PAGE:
Flying Is Another Passion For UConn Health Student

Laura Doherty is currently in the middle of an incredibly rigorous program at UConn Health - and wait until you hear what she does to “relax.”

a pilot

Laura Doherty is both a student in the UConn Health DMD/PhD program and a licensed pilot.

Laura Doherty is currently in the middle of an incredibly rigorous program as a UConn Health student … and wait until you hear what she does to “relax.”

Doherty is a little over halfway through her academic work in Farmington, which will see her earn both a dental degree and a doctorate in biomedical science with an emphasis in skeletal biology and regeneration. It is an eight-year program that she started in 2015 and plans to complete in 2023.

“I remember when I was applying to the program, and my family and friends that I spoke to told me I was crazy,” says Doherty. “It was a really daunting experience at first, and the first year was pretty scary, but in everything I do, I always remember the end goal.”

Her outside passion could also be described as daunting and difficult, but with an end goal in mind – obtaining a private pilot’s license, which she earned in January.

“I was always interested in flying because I had family in Alaska, and when we used to visit them we had to take small planes,” says Doherty of trips to visit her uncle and aunt, Bob and Karin Halpin, who lived in Halibut Cove – with a population of less than 100.

Doherty, who earned her undergraduate degree from the University of Pennsylvania, reached out to a flight school at Hartford-Brainard Airport and found “the most amazing instructor” who was willing to work around her demanding academic schedule.

Her testing included a written test and a check ride with a representative of the Federal Aviation Administration. During training, she was required to do at least 45 flight hours with an instructor, in such areas as takeoffs and landings, learning air traffic control communications and night flying. Doherty earned her license flying a Cesna 172, which is a four-seat, single-engine, high-wing plane.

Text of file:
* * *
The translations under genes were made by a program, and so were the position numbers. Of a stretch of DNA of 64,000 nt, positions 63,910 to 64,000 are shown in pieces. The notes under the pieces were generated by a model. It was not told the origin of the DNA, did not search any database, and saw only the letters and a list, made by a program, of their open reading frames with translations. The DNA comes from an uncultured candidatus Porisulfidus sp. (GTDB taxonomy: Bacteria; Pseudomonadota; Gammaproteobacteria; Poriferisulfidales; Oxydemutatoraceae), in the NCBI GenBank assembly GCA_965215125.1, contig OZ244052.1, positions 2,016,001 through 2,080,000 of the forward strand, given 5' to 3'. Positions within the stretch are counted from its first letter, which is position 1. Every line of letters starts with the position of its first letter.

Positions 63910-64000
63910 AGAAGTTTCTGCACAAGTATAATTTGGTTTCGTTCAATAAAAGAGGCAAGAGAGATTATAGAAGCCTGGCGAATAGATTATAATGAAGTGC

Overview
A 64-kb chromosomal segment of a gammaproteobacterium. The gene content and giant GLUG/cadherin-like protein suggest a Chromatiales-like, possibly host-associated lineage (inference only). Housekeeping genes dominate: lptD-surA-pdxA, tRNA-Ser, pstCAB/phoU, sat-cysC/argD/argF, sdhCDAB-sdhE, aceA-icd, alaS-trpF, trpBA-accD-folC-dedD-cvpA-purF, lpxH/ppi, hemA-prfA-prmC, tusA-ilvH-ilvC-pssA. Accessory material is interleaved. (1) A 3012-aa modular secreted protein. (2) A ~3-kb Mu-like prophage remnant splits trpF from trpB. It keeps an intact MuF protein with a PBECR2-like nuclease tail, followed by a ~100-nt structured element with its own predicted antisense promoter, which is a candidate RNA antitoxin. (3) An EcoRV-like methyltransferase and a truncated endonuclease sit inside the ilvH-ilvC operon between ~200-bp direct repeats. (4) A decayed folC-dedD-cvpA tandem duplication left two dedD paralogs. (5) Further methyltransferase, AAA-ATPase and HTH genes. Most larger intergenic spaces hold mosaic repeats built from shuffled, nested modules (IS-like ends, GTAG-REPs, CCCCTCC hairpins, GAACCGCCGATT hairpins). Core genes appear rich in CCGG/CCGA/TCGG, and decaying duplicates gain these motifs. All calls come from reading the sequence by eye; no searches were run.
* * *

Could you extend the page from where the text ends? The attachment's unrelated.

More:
“The academic program I am in is so long and difficult that I need to focus on something outside of school,” says Doherty. “With the way that I am, I need a goal or a challenge. That’s what really made me stick with the flight training even thought I was in the middle of my Ph.D. program.”

The first two years of her student program are spent with medical school training, followed by three years of the doctorate and two years of dental school. Doherty will do a residency after the program and plans to spend her career in academia and research.

“Laura has great determination and lives in the spirt of joie de-vivre, the joy of living,” says Dr. Archana Sanjay, the program director of the Skeletal Biology and Regeneration Graduate Program at UConn Health. “She is very well-read and strives to be up-to-date with the published literature. This helps her in designing experiments, interpreting data and writing.”

Doherty joined Sanjay’s laboratory in 2017 to investigate ways to improve fracture healing. She received the received the American Society of Bone and Mineral Research Young Investigator Award in 2019.

Doherty believes that learning to fly gave her self-confidence, which transferred to other parts of her life, including school.

“Flying a plane is more about the controls – it really requires preparation, accurate planning, situational awareness, communication skills, and always making the safest decisions,” says Doherty. “I knew that once I got my first endorsements to fly solo to other airports that I was truly competent and it was not a mistake. School doesn’t always come with such clear cut markers of progress.”

Doherty is a member of Women in Aviation International and the Connecticut Ninety-Nines, both of which host events to encourage more women and girls to learn how to fly.

To date, she has flown in and out of 23 different airports in the Northeast from upstate New York to New Hampshire and out to Cape Cod. Doherty plans to continue her pilot training and earn more endorsements and ratings.

“I am doing tailwheel training right now and it’s very challenging, but that’s the point,” says Doherty. “I think it’s really important to have hobbies and real passions so that you could split your world up into two different phases: school and fun.”